Bucking national trends among many of its peers in higher education, the University of New England has welcomed its largest-ever undergraduate class, with approximately 850 new undergraduate students enrolling at the University this fall.
With students hailing from 33 states, the class is also the most geographically diverse and — in terms of the number and percentage of students — the most ethnically diverse in the University’s history.
UNE President James Herbert attributes the strong interest in the University to several factors, including new majors, growing interest in existing majors, and the University’s distinctive quality as a private university with a public mission.
“UNE has always attracted students with a deep sense of purpose, who want to make the world a better place, and at this moment in history, young people know that the world needs their help.” Herbert said. “Students choose UNE knowing that our academic programs will prepare them for careers making meaningful impacts on the lives and the health of people, on communities, and on the planet.”
The University has launched two new majors this fall, criminology and special education, as well as a minor in computer science, and it has experienced growing interest in its psychology and business majors.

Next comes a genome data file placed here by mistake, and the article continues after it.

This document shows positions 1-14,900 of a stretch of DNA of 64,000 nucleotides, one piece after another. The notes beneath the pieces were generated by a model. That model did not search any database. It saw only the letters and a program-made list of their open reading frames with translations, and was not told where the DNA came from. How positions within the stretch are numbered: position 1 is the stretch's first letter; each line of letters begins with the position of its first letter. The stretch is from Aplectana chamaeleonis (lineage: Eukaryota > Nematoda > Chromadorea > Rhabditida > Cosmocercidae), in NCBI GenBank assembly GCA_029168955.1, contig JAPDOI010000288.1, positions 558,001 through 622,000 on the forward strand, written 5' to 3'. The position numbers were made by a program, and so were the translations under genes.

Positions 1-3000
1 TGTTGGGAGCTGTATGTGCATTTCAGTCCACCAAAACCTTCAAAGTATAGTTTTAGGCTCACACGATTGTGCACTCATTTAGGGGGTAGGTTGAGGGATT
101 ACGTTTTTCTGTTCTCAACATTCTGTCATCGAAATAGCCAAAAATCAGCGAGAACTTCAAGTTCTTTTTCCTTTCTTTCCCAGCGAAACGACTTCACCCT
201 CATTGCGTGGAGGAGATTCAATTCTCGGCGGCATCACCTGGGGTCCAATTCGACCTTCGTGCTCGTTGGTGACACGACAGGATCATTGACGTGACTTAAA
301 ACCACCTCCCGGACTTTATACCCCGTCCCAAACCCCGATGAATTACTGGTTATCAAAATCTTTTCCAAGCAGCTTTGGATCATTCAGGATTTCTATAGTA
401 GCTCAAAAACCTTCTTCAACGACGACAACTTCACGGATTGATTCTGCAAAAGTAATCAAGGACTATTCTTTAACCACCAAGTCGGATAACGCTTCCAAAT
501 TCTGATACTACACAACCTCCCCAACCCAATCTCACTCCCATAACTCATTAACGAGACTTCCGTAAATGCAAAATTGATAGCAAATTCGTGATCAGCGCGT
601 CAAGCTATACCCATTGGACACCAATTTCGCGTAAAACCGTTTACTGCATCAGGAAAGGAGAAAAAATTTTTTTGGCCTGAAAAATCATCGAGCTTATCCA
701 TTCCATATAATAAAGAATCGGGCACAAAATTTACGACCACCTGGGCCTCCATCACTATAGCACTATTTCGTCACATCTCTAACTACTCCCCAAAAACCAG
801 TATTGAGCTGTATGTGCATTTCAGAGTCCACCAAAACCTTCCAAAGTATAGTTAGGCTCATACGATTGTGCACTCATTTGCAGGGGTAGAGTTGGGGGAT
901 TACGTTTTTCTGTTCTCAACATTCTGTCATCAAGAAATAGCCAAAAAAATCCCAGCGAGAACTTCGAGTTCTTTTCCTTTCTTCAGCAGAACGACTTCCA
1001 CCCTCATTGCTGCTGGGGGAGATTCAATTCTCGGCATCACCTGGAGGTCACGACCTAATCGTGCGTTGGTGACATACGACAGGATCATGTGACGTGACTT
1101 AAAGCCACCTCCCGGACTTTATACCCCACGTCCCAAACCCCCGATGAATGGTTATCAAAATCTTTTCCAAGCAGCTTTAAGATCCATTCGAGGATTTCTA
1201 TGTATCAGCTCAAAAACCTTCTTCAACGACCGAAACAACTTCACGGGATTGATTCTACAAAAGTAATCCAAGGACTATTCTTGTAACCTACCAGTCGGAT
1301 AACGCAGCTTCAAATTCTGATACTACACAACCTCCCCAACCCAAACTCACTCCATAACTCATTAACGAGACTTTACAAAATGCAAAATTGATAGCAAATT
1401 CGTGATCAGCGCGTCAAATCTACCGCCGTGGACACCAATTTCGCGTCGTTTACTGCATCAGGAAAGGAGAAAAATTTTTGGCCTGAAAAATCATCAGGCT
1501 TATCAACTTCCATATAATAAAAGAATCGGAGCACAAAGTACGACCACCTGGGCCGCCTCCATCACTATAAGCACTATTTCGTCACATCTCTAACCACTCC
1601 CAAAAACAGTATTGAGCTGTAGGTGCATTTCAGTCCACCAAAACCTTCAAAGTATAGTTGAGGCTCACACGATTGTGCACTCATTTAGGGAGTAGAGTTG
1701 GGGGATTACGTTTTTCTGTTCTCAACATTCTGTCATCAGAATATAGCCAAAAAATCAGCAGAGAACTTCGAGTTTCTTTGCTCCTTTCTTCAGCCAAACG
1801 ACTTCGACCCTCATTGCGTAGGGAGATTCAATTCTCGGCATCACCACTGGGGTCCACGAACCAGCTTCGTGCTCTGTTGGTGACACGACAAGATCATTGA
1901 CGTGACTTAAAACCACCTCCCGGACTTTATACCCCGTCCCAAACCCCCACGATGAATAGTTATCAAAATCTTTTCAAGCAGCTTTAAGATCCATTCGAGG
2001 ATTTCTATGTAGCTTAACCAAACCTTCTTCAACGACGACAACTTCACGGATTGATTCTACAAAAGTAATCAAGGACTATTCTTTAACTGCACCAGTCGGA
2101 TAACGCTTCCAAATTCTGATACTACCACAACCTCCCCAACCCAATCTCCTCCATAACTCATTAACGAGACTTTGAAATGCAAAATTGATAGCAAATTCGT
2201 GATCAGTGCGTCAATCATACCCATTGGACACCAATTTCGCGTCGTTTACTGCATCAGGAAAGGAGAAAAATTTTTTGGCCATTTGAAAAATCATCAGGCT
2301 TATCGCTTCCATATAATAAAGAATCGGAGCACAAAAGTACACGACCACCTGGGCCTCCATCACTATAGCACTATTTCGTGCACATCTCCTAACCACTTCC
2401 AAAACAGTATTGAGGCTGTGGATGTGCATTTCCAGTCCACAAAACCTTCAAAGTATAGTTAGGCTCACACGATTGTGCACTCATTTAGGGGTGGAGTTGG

Vice President of University Admissions Scott Steinberg said UNE’s consistent ranking on acclaimed “best of” college lists and efforts to reduce barriers to higher education, such as the University’s “test-blind” admissions policy — are a credit to UNE’s success in drawing students from a multitude of backgrounds.
Recently, UNE was named to The Princeton Review’s annual guide to “The Best 388 Colleges” for the eighth consecutive year, an honor achieved by less than 15% of four-year colleges and universities in the U.S. The University has also been named by Zippia as the best college in Maine for landing a job after graduation for the past four years.
“UNE is consistently recognized for its excellence in providing accessible educational experiences for students,” Steinberg stated. “Our test-blind admissions policy and our ongoing development of both face-to-face and virtual engagement opportunities for prospective UNE students are just two examples of how we seek ways to reduce barriers to a UNE education.”